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Case report
peer-reviewed

Abdominal Drains Retrieved Laparoscopically 15 Years Post Laparotomy



Abstract

A retained intra-abdominal foreign body is a common occurrence that is frequently underreported due to its medicolegal implications. Sponges, gauzes, surgical instruments, abdominal drains, etc. have been reported in the literature. The most common presentation for a retained intra-abdominal foreign body is postoperative abdominal infections or bleeding, frequently seen in the immediate postoperative period. Most of these foreign bodies are removed by exploratory laparotomy owing to recent abdominal surgeries or presentation as complicated abdominal masses. Here, we report a case with retained intra-abdominal drains for 15 years with minimal symptoms presenting as an intermittent abdominal pain; the drains were removed using laparoscopic intervention. 



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Case report
peer-reviewed

Abdominal Drains Retrieved Laparoscopically 15 Years Post Laparotomy


Author Information

Anant Dinesh

Department of General Surgery, Columbia University College of Physicians and Surgeons at Harlem Hospital Center

Vishnu R. Mani Corresponding Author

Department of Surgery, New York University School of Medicine, and the Laura and Isaac Perlmutter Cancer Center, Columbia University School of Physicians and Surgeons at Harlem Hospital Center

Department of General Surgery, Columbia University College of Physicians and Surgeons at Harlem Hospital Center

Aleksandr Kalabin

Department of General Surgery, Columbia University College of Physicians and Surgeons at Harlem Hospital Center

Irwin C. White-Gittens

Department of General Surgery, Columbia University College of Physicians and Surgeons at Harlem Hospital Center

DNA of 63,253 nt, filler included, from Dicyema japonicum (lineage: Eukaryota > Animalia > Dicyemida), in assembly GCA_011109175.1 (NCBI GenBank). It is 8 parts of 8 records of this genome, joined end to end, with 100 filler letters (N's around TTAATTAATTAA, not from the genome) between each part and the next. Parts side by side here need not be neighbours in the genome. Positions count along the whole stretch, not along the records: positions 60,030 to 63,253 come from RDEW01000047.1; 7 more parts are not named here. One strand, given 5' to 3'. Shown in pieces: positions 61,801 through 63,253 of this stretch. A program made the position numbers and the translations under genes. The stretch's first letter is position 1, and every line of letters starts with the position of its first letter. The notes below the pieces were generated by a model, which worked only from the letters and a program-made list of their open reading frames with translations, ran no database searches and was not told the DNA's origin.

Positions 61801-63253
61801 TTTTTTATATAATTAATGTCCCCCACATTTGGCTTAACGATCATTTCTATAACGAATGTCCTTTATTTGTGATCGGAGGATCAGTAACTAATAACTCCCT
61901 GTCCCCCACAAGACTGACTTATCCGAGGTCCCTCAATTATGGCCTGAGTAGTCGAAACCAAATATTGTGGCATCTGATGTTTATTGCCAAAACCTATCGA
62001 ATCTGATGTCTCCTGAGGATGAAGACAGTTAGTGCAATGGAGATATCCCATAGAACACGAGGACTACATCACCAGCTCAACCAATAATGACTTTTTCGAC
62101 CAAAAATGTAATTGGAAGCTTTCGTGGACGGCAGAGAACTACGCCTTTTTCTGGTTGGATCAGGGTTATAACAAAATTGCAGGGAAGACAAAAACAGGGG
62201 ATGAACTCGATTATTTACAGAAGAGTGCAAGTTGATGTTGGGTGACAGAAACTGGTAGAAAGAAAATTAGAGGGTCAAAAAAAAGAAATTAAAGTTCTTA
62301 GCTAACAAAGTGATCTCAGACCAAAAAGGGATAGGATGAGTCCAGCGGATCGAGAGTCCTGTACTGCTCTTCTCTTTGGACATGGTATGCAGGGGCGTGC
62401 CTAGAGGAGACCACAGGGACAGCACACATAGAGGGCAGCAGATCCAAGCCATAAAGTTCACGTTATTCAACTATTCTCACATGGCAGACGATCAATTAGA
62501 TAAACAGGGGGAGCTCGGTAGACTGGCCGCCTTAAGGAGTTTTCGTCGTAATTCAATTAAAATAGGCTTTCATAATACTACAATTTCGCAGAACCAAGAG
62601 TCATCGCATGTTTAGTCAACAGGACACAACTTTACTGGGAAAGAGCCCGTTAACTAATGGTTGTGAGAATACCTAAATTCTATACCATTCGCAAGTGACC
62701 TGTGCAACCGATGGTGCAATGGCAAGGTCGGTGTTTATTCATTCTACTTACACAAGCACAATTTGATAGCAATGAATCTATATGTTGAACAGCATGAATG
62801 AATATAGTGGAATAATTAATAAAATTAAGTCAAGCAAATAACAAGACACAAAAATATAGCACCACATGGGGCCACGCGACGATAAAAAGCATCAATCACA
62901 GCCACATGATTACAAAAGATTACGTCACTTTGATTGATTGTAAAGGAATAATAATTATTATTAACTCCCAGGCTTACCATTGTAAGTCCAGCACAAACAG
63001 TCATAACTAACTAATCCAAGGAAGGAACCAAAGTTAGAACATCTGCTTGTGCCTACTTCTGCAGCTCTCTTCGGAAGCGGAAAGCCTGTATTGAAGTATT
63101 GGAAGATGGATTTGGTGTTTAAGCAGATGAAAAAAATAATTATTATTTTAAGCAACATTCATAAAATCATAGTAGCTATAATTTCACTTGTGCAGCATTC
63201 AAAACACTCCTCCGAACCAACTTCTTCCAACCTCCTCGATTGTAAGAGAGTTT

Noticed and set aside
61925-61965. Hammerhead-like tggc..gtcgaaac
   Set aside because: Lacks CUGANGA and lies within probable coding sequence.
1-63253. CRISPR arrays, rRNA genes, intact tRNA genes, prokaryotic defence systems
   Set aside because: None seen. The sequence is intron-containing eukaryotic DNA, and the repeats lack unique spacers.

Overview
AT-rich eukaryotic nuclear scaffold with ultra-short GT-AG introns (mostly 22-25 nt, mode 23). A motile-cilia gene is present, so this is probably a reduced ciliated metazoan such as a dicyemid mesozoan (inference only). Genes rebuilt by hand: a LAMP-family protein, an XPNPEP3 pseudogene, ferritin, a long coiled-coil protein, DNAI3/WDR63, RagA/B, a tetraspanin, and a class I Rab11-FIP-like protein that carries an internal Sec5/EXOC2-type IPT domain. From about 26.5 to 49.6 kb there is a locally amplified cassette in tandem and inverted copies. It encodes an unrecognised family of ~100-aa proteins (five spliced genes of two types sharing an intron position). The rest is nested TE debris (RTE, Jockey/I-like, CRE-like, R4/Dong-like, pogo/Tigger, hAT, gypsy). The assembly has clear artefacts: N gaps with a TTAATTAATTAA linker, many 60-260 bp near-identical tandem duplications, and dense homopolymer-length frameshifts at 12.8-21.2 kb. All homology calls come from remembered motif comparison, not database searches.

Brian Donaldson

Department of General Surgery, Columbia University College of Physicians and Surgeons at Harlem Hospital Center


Ethics Statement and Conflict of Interest Disclosures

Human subjects: Consent was obtained by all participants in this study. Conflicts of interest: In compliance with the ICMJE uniform disclosure form, all authors declare the following: Payment/services info: All authors have declared that no financial support was received from any organization for the submitted work. Financial relationships: All authors have declared that they have no financial relationships at present or within the previous three years with any organizations that might have an interest in the submitted work. Other relationships: All authors have declared that there are no other relationships or activities that could appear to have influenced the submitted work.


Case report
peer-reviewed

Abdominal Drains Retrieved Laparoscopically 15 Years Post Laparotomy


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Case report
peer-reviewed

Abdominal Drains Retrieved Laparoscopically 15 Years Post Laparotomy

Anant Dinesh">Anant Dinesh, Vishnu R. Mani">Vishnu R. Mani , Aleksandr Kalabin">Aleksandr Kalabin, Irwin C. White-Gittens ">Irwin C. White-Gittens , Brian Donaldson">Brian Donaldson

  • Author Information
    Anant Dinesh

    Department of General Surgery, Columbia University College of Physicians and Surgeons at Harlem Hospital Center

    Vishnu R. Mani Corresponding Author

    Department of Surgery, New York University School of Medicine, and the Laura and Isaac Perlmutter Cancer Center, Columbia University School of Physicians and Surgeons at Harlem Hospital Center

    Department of General Surgery, Columbia University College of Physicians and Surgeons at Harlem Hospital Center

    Aleksandr Kalabin

    Department of General Surgery, Columbia University College of Physicians and Surgeons at Harlem Hospital Center

    Irwin C. White-Gittens

    Department of General Surgery, Columbia University College of Physicians and Surgeons at Harlem Hospital Center

    Brian Donaldson

    Department of General Surgery, Columbia University College of Physicians and Surgeons at Harlem Hospital Center


    Ethics Statement and Conflict of Interest Disclosures